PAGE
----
Lyme Disease In Dogs: What You Should Know
Lyme disease in dogs was first recognized in 1985, though it is believed to have existed in wildlife for years. It is caused by a spirochete bacteria called the Borrelia burgdorferi. It is primarily carried by the common deer tick in the Northeastern and upper Midwestern United States. In the western U.S. the Ixodes pacificus tick is the primary carrier.
Lyme disease is probably more prevalent today than it was in the past. Prior to 1900 much of the area in the East and upper Midwest was deforested for settlement, which removed deer as tick carriers. Now that some areas are being reforested, the deer population has increased, and so has the tick population.
In the U.S., most cases of Lyme disease occur between Massachusetts and Virginia. Some cases come from Minnesota and Wisconsin; a few come from California. Lyme disease in dogs is rare in the rest of the country.
Causes of Lyme Disease In Dogs
In the case of a deer tick, the tick goes through several stages from the time of hatching until they are adults. During the larva stage they typically feed on a small mammal such as a mouse. If that mouse is infected with the B. burgdorferi (Lyme disease) bacteria, then the larva will become infected. It will go on to become a nymph when it can feed on a dog (or human), and pass along the bacteria. Or, if it is not yet infected with the Lyme disease bacteria, it may become infected when it feeds on a deer or small mammal. When the nymph becomes an adult, it can feed on a larger mammal such as a dog or human, passing the Lyme disease on to them.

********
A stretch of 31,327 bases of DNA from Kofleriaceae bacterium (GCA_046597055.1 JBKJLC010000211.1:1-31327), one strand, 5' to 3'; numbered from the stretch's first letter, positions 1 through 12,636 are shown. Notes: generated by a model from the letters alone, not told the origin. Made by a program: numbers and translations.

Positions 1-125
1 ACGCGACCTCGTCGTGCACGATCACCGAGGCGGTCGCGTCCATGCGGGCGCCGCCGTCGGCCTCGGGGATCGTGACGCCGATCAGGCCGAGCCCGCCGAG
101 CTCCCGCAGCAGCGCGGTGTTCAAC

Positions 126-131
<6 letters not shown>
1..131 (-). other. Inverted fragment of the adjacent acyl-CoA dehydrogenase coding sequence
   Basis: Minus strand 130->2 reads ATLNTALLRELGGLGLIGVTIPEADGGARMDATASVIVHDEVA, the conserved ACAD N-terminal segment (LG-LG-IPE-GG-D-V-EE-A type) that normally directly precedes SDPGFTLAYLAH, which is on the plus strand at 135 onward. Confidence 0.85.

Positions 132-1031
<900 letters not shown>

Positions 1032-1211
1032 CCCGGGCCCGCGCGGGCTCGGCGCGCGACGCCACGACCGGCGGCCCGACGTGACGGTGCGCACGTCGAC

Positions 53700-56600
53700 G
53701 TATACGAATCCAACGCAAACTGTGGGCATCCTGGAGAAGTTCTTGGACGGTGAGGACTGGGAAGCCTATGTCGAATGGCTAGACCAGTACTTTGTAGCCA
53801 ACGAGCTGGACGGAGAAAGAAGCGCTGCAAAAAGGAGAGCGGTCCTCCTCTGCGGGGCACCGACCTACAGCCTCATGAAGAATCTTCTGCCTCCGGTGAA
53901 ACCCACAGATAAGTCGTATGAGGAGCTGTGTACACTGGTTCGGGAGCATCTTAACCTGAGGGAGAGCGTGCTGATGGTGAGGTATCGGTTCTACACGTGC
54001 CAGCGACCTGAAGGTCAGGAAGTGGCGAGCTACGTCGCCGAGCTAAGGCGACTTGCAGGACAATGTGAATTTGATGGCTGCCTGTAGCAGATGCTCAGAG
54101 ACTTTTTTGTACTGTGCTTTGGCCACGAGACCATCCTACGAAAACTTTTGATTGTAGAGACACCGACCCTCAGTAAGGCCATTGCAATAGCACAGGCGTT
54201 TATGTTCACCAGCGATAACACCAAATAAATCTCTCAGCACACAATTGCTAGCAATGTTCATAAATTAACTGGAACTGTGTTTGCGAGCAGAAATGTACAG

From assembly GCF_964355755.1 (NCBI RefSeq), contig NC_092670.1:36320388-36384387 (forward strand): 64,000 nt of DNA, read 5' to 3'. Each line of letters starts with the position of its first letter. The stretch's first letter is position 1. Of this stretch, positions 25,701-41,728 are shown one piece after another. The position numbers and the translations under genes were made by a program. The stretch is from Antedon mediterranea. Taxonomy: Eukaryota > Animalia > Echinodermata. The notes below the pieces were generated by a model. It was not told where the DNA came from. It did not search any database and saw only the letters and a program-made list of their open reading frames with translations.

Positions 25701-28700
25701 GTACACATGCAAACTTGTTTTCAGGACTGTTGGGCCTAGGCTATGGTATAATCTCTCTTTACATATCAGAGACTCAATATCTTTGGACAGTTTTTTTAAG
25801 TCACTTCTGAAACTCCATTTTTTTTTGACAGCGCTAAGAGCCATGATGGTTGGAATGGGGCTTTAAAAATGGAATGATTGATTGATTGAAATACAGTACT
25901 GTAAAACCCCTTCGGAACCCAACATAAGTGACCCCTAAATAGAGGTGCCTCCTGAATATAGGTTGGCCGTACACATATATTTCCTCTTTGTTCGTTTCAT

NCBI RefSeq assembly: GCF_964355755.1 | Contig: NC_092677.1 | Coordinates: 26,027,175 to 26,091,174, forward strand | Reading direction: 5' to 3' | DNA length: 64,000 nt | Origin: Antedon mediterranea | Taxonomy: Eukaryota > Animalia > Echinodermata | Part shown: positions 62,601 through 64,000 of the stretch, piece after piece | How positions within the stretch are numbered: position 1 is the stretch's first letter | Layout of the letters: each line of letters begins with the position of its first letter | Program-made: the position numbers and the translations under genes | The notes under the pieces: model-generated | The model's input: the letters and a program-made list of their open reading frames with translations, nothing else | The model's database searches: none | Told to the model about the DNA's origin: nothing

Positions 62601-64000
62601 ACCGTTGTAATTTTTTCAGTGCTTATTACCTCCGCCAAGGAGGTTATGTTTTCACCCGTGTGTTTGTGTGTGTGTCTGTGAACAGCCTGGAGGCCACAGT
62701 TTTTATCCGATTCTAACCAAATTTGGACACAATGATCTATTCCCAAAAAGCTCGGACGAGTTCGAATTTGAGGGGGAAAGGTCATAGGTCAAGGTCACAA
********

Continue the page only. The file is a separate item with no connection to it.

In order to pass Lyme disease to a dog or human, the nymph or tick needs to be attached for 48 hours. However, even if the tick carries the bacteria, the dog may not get the disease. According to studies, only about 10 percent of dogs that are exposed to a tick carrying Lyme disease actually get the disease. Once the tick is full, it detaches and doesn’t bite any other mammals. However, if the tick comes off before it is full, it may bite something else, such as a person.
Dogs infected by Lyme disease are not contagious in any way and they are not a danger to other dogs or people in the home.
Symptoms of Lyme Disease In Dogs
Symptoms of Lyme disease in dogs are unlike symptoms in humans and they do not occur right away. Symptoms usually appear two to five months after a tick bite. Symptoms to watch for include:
- Fever between 103 and 105
- Joints swelling
- Swollen lymph nodes
- Loss of appetite
Some dogs may develop severe kidney disease, although this is not common. If your dog tests positive for Lyme disease you should also have a urinalysis test done to test kidney function, just in case. Heart problems and problems with the nervous system are also possible.
There is no rash or area of redness around the bite as with humans.
In order to diagnose Lyme disease your vet will need to talk to you about your dog’s history of tick exposure. He or she will look for symptoms that may suggest Lyme disease. There are blood tests to confirm the presence of Lyme disease. However, many times the test may show a positive result when your dog does not have Lyme disease. In this case, your dog has probably been exposed to the bacteria but doesn’t actually have the disease. They may have overcome the infection on their own and have their own antibodies against the disease.
One test, the C6 antibody test, can show if your dog has produced his own antibodies or if your dog has antibodies because he’s been vaccinated against Lyme disease.
Your vet will probably prescribe antibiotics. If your dog has a quick response and improvement with the antibiotics, then he probably has Lyme disease. If he doesn’t improve quickly, then your vet will need to look for another cause for your dog’s problem.
Treatment of Lyme Disease In Dogs
Treatment of Lyme disease in dogs is usually done with tetracycline or a penicillin type antibiotic once the disease is diagnosed. Doxycycline or amoxicillin are usually used. The antibiotics must be given at least 14 days, with 30 days recommended. Sometimes antibiotics must be given longer than 30 days. Most dogs respond quickly, though in a few cases dogs have chronic symptoms and may have arthritis.
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